Patients and supporters of the Launceston Clinical School’s Patient Partner Program (P3) have been recognised for their efforts at a special thank you event.
A unique program connecting medical students and volunteer patients, P3 relies on community patients with chronic illness to volunteer their time to help students gain practical experience.
This generosity from the community means medical students can conduct consultations and learn through taking medical histories, carrying out examinations or discussing the management of a patient’s condition.
Volunteer Jenny Peebles said the program reaped great benefits, not only for the students but also for the volunteers involved, offering them a greater level of involvement in their own care.
“Being able to interact with students gives not only myself, but also the other patients in the program, the opportunity to take back a little control over our illnesses. It gives us a voice and thus enables the students to learn from us at the same time,” she said.
The program, which is hosted by the Faculty of Health’s School of Medicine, was established in Launceston in 2005 and expanded to Hobart in 2011.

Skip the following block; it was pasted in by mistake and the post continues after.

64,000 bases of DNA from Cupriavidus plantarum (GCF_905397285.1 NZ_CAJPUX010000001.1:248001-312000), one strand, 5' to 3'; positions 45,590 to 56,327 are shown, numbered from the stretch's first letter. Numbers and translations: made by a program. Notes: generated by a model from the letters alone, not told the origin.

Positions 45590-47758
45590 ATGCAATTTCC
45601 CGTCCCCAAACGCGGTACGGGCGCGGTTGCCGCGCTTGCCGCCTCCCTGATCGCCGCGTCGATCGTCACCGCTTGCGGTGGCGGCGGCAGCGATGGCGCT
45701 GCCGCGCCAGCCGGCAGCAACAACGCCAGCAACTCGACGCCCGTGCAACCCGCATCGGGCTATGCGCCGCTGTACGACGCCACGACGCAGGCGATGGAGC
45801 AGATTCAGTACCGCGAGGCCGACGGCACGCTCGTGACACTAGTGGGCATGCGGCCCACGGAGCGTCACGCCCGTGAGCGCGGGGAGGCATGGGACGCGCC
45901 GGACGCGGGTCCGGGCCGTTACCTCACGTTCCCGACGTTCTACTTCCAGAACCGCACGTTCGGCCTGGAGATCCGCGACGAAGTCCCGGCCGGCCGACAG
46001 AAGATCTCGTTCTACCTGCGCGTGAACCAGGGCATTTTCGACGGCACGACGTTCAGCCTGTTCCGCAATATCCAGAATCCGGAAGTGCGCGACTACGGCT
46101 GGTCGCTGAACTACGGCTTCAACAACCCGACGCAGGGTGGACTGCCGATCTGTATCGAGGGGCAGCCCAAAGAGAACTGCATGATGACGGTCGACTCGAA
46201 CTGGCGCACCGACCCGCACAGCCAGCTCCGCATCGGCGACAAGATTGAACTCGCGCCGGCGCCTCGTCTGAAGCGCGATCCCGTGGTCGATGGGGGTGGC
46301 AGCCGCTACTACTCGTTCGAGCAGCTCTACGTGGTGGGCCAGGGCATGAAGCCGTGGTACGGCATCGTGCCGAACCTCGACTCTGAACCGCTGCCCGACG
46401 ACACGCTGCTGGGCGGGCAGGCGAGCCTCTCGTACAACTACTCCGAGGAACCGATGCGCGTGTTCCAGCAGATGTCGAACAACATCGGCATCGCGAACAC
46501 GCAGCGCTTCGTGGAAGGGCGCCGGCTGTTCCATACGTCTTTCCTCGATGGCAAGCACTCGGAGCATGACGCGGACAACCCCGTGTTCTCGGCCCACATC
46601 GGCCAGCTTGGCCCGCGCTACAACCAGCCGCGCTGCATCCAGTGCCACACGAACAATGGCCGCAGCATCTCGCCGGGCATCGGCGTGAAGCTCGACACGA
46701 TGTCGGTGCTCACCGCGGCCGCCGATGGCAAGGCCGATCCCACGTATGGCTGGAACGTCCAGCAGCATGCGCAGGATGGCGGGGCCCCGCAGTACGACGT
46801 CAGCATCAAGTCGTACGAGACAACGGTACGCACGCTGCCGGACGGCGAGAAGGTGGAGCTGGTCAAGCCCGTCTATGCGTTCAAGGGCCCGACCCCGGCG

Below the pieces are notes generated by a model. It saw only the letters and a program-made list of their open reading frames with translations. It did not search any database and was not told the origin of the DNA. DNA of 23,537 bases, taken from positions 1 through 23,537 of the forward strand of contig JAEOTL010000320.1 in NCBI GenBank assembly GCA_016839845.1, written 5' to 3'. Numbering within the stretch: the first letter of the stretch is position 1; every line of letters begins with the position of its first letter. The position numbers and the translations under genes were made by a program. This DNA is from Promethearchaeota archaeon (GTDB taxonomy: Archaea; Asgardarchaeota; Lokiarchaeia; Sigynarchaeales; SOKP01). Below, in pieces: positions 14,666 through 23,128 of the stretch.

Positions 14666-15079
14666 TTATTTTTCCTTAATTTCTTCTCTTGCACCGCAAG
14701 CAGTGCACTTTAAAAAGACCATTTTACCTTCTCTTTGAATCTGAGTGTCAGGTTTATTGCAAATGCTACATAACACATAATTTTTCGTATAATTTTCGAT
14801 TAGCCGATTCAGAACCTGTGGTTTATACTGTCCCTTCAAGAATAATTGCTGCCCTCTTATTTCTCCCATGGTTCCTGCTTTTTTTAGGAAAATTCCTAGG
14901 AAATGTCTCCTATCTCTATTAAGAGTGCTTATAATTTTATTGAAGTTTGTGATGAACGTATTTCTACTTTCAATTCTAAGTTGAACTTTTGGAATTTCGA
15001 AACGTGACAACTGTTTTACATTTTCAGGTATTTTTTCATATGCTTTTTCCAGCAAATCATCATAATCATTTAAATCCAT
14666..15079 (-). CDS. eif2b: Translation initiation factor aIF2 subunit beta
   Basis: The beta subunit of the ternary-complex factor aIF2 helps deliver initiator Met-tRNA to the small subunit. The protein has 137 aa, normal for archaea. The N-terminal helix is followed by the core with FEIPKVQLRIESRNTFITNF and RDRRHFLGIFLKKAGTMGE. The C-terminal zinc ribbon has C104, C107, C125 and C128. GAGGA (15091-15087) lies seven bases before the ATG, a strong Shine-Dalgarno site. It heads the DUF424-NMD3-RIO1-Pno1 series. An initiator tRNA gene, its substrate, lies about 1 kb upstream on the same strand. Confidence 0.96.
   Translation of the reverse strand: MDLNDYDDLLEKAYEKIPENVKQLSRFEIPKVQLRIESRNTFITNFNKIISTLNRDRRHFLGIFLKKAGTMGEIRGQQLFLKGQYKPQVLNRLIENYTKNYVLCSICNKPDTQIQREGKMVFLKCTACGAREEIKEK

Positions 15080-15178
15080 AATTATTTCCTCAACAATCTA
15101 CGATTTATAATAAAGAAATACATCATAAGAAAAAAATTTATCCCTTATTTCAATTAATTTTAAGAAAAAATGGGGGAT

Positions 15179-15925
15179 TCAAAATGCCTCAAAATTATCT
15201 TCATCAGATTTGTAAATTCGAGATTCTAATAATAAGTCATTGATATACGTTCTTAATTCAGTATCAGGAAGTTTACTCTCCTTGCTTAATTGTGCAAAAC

In 2012, it was recognised for its innovation in teaching and learning with a national teaching excellence award from the Office for Learning and Teaching for Programs that Enhance Learning.
Program Co-ordinator Michelle Horder said the thank-you event was held every two years to recognise the contribution of the patient partners.
“It allows our patients to meet other like-minded people who also volunteer, and is a great community event which brings a diverse range of patients together in the one location,” she said.
Image caption: P3 patient volunteer Lisa Coppe and medical student Eliza Burke-Polden